Reas Kroicowl said...

I don't think I can add anymore. Your previous commenters hit the nail on the head.

Burr Deming said...

A very good argument for progressive rates.

Thank you.

Manifesto Joe said...

Hi gang -- looks like the usual suspects stopped in.

What I'd really like to see is not just the marginal rate back at 50%, but then a lot of loopholes closed and corporations forced to actually pay income tax like they used to. We'd have a surplus rather quickly if all that came to pass.

But, we're likely to have to run Keynesian deficits as long as we're in a recession. And that's worrisome, given how leveraged the country is already, and on so many levels.

Anonymous said...

A progressive tax system is not "arguably socialist," and it never has been, Socialism involves the state taking over and operating businesses that were previously in the private sector like we have seen with AIG and several large banks and like we will see with the auto, defense, health and other insurance industries in short order under Obama.
What you are referring to is in fact Marxism. By increasing the top marginal tax rates to punitave levels, you may, in effect, achieve the overthrow of capitalism and put in its place a classless society.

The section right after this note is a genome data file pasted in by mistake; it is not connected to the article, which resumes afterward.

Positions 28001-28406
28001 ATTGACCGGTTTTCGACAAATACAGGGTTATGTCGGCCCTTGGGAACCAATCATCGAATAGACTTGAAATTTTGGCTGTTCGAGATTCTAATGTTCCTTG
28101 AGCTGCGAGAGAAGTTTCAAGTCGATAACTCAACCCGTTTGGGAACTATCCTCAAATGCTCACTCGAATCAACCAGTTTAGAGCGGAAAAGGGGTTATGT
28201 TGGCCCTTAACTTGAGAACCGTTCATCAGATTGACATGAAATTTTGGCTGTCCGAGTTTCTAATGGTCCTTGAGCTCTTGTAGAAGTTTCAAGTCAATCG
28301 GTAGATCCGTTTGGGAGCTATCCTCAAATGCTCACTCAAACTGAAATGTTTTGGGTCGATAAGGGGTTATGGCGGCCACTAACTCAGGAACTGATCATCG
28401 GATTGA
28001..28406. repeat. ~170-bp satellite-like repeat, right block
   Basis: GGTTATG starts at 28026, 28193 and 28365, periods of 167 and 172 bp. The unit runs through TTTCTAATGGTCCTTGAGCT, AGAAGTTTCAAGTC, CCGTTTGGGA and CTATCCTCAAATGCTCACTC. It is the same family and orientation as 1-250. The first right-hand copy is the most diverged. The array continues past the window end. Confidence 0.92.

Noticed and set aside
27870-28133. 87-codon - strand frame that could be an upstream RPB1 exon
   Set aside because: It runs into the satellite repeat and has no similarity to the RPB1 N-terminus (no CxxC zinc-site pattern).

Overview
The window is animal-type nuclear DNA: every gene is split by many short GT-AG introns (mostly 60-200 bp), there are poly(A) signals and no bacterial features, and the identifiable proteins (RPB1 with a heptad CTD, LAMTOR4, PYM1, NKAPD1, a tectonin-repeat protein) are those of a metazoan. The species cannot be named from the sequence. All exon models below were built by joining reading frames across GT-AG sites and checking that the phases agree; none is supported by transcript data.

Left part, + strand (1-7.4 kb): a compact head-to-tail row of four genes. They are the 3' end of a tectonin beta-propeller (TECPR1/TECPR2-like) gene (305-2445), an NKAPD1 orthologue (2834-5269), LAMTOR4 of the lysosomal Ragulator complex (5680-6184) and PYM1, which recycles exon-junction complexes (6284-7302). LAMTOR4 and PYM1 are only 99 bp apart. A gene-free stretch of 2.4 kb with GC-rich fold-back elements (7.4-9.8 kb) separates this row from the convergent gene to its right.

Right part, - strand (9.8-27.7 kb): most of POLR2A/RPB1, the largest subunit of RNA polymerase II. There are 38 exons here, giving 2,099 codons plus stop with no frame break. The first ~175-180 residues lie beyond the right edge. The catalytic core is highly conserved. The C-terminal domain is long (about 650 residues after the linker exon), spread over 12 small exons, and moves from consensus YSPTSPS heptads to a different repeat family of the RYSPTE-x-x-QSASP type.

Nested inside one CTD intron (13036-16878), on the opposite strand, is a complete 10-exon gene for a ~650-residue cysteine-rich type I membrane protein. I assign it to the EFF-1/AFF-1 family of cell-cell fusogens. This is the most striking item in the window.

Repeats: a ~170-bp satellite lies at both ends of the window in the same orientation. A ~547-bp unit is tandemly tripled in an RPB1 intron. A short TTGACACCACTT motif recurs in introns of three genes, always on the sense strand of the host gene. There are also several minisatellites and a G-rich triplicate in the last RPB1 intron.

The overlooked principle in your observation is that America does not have a static caste or class system. The rich are allowed to become poor and the poor to become rich based on their own talents, industry and willingness to take on risks. The hope you have for a "level playing field" is the hope of the remainder of the industrialized world. Our global competitors are watching in astonishment as we voluntarily vote to give up our collective wealth and power on the world's stage. We have a president who thinks is is righteous to upturn the treasury and spill its contents into a black hole and we have a group of voters who are taking glee in the spectacle of our most successful businessmen being shamed for their achievements.
There was a time when the well to do were looked up to for aspiration and inspiration in this country. Working men sought to achieve the same or greater heights than the men they worked for. (And later, working women did the same. There. You happy?) But the demonazition of success in this post capitalist paradigm has resulted in the deflation and possible ruination of the American dream. No longer is the rags to riches story lived out on a daily basis across the land. Instead, the rich and successful are dragged down and crushed by the envious and spiteful despite the fact the result will be societal devastation. We need leaders. We need successful, inovative, hard-working people who are rewarded for their sacrifices. We do not need pious, inexperienced, academian Ivy leaguers deciding who is too rich ansd who is too well compensated. We need to let the markets decide that.
Government has never been the answer to our individual needs. We are responsible for seeing to our own needs. If you are incapable of doing that, come see me. I need someone to cut my grass, and I cannot find a Mexican. (Damned border patrol!)

Manifesto Joe said...